With the October 1 ICD-10 deadline rapidly approaching, another member of Congress has introduced legislation that would establish a grace period following the compliance date during which providers could not be denied Medicare/Medicaid payments because of coding errors.
Rep. Gary Palmer (R-Ala.) has sponsored the Protecting Patients and Physicians Against Coding Act (H.R. 2652) which calls for a two-year grace period so that providers can focus on patient care instead of coding and receiving compensation for their care while ICD-10 is being fully implemented. With ICD-10s five-fold increase in codes compared to ICD-9, Palmer warned that the code switchover creates significant administrative challenges for rural and small town providers in particular, who lack the resources to fully prepare for the ICD-10 implementation.
As a result, the congressman said he is concerned that some providers will not receive payments for what they are owed due to current law which could prevent them from being reimbursed by the Centers for Medicare and Medicaid Services because of simple coding mistakes or systemic failures. According to Palmer, a two-year grace period will provide time for the system to be implemented and kinks worked out without threatening the quality or availability of healthcare for Americans who live in small towns or rural areas.
Likewise, Rep. Diane Black (R-Tenn.) recently introduced her own ICD-10 legislation seeking to institute an 18-month transition period beginning October 1, during which no claim submitted for payment by a provider would be denied as a result of using an unspecified or inaccurate code.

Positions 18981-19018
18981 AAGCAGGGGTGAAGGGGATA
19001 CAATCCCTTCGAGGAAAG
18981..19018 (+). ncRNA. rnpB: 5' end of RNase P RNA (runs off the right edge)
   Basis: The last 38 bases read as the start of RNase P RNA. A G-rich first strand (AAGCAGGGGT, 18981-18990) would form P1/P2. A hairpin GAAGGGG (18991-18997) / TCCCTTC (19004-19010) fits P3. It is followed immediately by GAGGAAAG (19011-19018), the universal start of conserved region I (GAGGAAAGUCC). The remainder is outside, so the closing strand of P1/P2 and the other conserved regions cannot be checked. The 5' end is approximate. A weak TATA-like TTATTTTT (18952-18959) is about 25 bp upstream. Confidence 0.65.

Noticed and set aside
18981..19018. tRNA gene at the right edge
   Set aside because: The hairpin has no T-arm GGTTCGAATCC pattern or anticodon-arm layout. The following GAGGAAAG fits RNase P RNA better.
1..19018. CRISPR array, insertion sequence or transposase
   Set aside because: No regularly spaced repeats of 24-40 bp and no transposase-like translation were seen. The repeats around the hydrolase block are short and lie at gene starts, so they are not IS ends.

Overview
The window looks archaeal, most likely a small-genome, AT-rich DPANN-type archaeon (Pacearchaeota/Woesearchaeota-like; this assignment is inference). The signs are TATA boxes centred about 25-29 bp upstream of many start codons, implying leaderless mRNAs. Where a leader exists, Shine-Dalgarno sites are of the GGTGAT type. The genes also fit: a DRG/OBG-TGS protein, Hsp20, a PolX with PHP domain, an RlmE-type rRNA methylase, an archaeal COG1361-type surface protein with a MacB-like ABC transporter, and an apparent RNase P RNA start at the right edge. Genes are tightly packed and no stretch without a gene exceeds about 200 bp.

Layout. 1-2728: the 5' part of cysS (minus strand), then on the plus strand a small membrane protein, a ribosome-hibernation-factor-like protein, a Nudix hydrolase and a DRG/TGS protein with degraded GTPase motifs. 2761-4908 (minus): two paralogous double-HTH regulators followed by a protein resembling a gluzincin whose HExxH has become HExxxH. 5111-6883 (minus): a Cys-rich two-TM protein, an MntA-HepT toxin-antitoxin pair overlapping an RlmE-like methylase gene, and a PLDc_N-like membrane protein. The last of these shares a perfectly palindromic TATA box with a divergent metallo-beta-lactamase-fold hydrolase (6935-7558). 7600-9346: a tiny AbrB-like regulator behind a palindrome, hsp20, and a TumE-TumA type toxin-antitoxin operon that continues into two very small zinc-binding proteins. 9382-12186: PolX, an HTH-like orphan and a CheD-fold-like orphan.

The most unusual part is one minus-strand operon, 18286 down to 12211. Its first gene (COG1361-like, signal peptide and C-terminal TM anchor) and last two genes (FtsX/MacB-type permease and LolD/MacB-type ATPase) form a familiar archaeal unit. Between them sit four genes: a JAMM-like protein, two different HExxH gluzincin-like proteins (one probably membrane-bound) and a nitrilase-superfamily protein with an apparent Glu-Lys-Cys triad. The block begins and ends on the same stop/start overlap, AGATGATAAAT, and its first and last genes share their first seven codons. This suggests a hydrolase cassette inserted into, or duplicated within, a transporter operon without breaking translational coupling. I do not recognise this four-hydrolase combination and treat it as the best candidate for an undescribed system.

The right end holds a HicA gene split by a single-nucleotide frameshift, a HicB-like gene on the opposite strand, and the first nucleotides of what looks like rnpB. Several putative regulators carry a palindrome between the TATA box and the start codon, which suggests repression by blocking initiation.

While Blacks bill only has five cosponsors, Palmers bill has 32 original cosponsorsincluding House Budget Committee Chairman Tom Price, M.D. (R-Ga.) and Rules Committee Chairman Pete Sessions (R-Tex.)and has been referred to the Committees on Energy & Commerce and Ways & Means.
However, the American Health Information Management Association opposes Palmers bill on the grounds that the ICD-10 grace period would lead to inaccurate coding, improper payments, and potential medical billing fraud, opening the door to both intentional and unintentional coding errors. According to AHIMA, coverage determinations and validation of medical necessity of healthcare services also depend on codes submitted on claims and would be negatively impacted.
AHIMA counters Palmers assertion that the increase in the number of codes in ICD-10 versus ICD-9 will cause hardship for physicians by arguing that doctors and medical billers wont need to learn every ICD-10 code in order to properly bill.
Just as no healthcare provider uses every code in ICD-9-CM today, physicians and other providers will not use all the codes in ICD-10-CM, states an AHIMA Frequently Asked Questions about ICD-10 document. They will use a subset of codes based on their practice and patient population. The ICD-10-CM code set is like a dictionary that has thousands of words, but individuals use some words very commonly while other words are never used.
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